With the litany of comic book characters now living second lives as movie characters, we nerds now have an ability to truly start compiling the bests and worsts translated from pulp to digitally projected bric-à-brac. This week, I’d like to do what all great bloggers of the day do: make a top ten list to anger my readers.
So, here is my definitive (for now) list of The Absolute Worst Portrayals of Super-Villains in Movies.
The rules: We’re going to set the line at all comic book movies debuting after Superman (1978). We’re judging the main antagonists in the film (Lucky for you, Eddie Izzard in Mystery Men). My criteria takes into account the overall quality of the film, the on-screen portrayal, the distance between the on-page characteristics of the baddie, as well as how they matched against their nemesis throughout their on-screen performance. Sound good? I don’t care. My list, my rules.
- John Travolta, Howard Saint — The Punisher
Let’s kick it off with one that breaks my own rules (which is why I’m slotting here at 10). Travolta’s phoned-in generic gangster #4 wasn’t actually a comic book character to begin with. And while The Punisher wasn’t ever going to take home any awards from comic fans to begin with… the adaptation (errrrr….loose adaptation) of “Welcome Back Frank” saw Ma Gnucci as the big baddie to defeat. Which Frank does, in homage first to the Black Knight in Monty Python and the Holy Grail, and then to The Hunted… but I digress. Travolta — who can play low-key gangsters wonderfully — can’t decide whether he’d like to chew the scenery, or nibble on some sleeping pills. He never poses any threat to Thomas Jane’s Frank Castle, and as such, here our Saint sits at the start of this list.
- Christopher Eccleston / Malekith the Accursed — Thor: The Dark World
If you’d told me a former Doctor was to be a villain, I’d perk up immediately. David Tennant’s Purple Man in Jessica Jones remains one my all-time favorite portrayals in any comic book adaptation. But Malekith the Accursed is not Killgrave. Under the pounds of leather, makeup, and CGI, Christopher Eccleston is immediately forgettable, playing a snarling generic evil in a largely forgettable film. Whereas Tom Hiddleston wrapped every nerd around his finger as Loki in the first installment in the Thor franchise, Eccleston is mired both by a terribly bland script, and enough CG smoke, fire, and energy beams to choke any actor’s portrayal. But, Lee Pace basically did the exact same thing as Ronan the Accuser in Guardians of the Galaxy, and somehow sold the scowls and growls. Sorry, Doctor. EXTERMINATE all of Thor 2.
- Jim Carrey, The Riddler / Tommy Lee Jones, Two-Face — Batman Forever
I wasn’t about to split up the bromance here. Let’s clarify though: There were moments of actual brilliance in both Carrey and Jones’ baddie performances. As Harvey Two-Face (ugh) paced back and forth, decrying the fate of chaos with his bespectacled prey in the opening moments of Batman Forever, I was sold. Aside from the nausea induced by Joel Schumacher’s boner for Dutch Angles, Edward Nygama’s heartbreak over Bruce Wayne’s dismissal of his invention was actually palpable. But then everything went neon and gay — and not in any awesome way. Tommy Lee Jones turned off subtlety after the cold open, if only to try to not be out-over-acted by Carrey’s homage to Frank Gorshin on quaaludes. What we’re left with are one-liners ping-ponging until Kissy-Face Nipples-Out Batman drags each fight scene to a screeching halt. Oh, and Jim Carrey grabs his nut sack.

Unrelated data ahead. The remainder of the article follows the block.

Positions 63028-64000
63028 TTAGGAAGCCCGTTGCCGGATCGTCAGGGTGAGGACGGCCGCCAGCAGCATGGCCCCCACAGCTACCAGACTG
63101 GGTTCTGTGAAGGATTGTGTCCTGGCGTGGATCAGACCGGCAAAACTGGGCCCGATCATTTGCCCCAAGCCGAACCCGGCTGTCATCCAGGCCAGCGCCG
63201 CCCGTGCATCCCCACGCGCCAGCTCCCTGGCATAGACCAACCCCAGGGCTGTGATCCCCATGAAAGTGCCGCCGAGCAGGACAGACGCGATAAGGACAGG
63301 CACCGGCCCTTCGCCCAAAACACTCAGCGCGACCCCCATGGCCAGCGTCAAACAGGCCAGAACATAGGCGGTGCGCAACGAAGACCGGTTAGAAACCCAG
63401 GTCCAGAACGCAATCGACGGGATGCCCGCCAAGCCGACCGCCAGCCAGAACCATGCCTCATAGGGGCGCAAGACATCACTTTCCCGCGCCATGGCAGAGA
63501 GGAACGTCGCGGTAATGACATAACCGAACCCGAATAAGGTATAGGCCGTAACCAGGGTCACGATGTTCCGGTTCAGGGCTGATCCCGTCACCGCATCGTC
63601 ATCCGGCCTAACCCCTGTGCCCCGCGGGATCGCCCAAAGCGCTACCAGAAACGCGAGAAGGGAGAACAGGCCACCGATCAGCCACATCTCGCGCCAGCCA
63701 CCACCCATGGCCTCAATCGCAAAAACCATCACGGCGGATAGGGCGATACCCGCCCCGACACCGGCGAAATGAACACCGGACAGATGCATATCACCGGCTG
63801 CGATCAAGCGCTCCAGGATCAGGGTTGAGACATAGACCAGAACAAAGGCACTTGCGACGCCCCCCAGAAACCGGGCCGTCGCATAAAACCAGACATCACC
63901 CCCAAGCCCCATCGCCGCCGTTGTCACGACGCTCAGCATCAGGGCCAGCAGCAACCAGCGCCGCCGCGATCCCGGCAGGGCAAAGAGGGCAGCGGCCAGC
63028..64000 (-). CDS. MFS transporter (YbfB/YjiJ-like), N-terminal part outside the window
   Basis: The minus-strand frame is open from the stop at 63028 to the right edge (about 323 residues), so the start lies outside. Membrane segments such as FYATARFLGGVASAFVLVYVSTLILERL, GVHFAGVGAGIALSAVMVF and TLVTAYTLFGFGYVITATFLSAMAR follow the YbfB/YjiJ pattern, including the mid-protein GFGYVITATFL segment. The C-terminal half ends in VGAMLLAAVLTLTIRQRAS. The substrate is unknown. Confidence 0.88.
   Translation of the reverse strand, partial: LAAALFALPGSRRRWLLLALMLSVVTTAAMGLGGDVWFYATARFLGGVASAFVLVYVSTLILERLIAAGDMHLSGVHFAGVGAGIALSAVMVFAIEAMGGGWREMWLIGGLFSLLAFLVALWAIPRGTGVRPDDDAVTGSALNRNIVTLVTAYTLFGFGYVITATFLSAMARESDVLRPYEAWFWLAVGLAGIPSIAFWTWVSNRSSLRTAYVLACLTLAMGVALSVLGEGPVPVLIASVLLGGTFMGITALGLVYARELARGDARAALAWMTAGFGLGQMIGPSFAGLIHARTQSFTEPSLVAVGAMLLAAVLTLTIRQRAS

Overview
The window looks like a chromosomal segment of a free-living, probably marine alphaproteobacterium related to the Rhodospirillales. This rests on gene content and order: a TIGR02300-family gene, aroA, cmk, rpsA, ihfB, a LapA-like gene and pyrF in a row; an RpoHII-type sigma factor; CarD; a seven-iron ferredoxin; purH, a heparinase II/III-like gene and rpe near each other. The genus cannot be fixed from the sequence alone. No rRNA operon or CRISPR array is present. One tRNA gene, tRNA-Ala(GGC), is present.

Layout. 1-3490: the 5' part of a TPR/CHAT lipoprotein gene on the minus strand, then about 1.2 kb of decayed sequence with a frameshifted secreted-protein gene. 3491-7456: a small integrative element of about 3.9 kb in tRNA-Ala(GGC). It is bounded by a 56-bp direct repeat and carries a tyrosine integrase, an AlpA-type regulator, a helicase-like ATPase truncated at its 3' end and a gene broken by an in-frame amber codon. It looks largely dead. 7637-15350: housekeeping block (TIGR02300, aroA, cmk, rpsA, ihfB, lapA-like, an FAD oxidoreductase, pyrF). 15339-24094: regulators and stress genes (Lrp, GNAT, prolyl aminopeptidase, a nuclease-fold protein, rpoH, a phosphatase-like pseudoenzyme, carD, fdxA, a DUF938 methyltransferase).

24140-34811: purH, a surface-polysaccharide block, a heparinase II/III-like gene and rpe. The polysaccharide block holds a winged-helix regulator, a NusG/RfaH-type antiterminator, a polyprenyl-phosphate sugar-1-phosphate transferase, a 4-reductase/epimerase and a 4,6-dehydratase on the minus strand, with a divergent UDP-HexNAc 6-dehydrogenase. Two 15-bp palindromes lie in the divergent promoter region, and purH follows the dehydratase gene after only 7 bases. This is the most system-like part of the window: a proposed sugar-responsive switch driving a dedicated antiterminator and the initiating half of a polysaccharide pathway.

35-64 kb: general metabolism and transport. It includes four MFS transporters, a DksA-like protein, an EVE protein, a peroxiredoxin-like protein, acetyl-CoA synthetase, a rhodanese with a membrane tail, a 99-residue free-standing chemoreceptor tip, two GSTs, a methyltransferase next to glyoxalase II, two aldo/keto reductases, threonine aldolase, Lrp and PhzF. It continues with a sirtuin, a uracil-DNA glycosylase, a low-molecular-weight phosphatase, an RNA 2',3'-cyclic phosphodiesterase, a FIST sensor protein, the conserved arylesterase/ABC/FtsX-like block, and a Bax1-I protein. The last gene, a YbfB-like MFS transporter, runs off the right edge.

- Peter Sarsgaard / Hector Hammond — Green Lantern
What happens when you take a serious actor with serious indie cred, and cast him as a psychotic creep? Well, you get a performance that attempts to place gravitas with a whole daddy-issues subplot that is forgotten as quickly as a black cloud of CGI smoke rams it’s way into Hector Hammond’s ass. Oh, but that’s luckily after over an hour of him skulking around like a hurt puppy. While the portrayal itself isn’t too far flung from the source per say… the contrived possession of the Parallax spirit combined with Sarsgaard’s mealy-mouthed whines and screams throughout the dog of the film did nothing to elevate a single frame of overly CG’ed dreck that was Green Lantern. We would have been better off with Stellan Skarsgård instead. Natch.
- Dominic Purcell / Drake, Parker Posey / Danica Talos — Blade: Trinity
I have a soft spot for Purcell — as his Heatwave in the Arrowverse is a hilarious light in an otherwise murky mess. But presented here the reanimated original vampire (ahem, Dracula), we’re treated to a performance so clunky, one might think he was supposed to just be the stunt double. I place Purcell here for checking off all the bad boxes: his wooden performance fights against a script that paints him as a timeless demi-god, his costuming and just off the set of Prison Break Season 12 haircut looks god awful, and the entirety of the character shares only a name with the Marvel comic counterpart.
Pair this with Parker Posey’s portrayal of Danica Talos — who was also not a comic-cannon-baddie — and Blade: Trinity earns it’s stripes as one of the dumbest comic book movies in the last couple decades. But let’s not let Posey off too quickly. If Purcell was wooden, Posey attempts to balance the ledger with an equal amount of over-acting. If you took the manic scene-gnawing of Colin Farrell’s Bullseye (in the awful Daredevil) but strapped some boobs and fangs on him, you might come close to whatever Posey is doing throughout the film. With a serious speech impediment each time she mumble-seethes through dialogue, paired with her see how sexy I am physicality throughout, and somehow we wind up with a worse duo than Riddler / Two-Face.
Stay turned next week when I count off my top 5!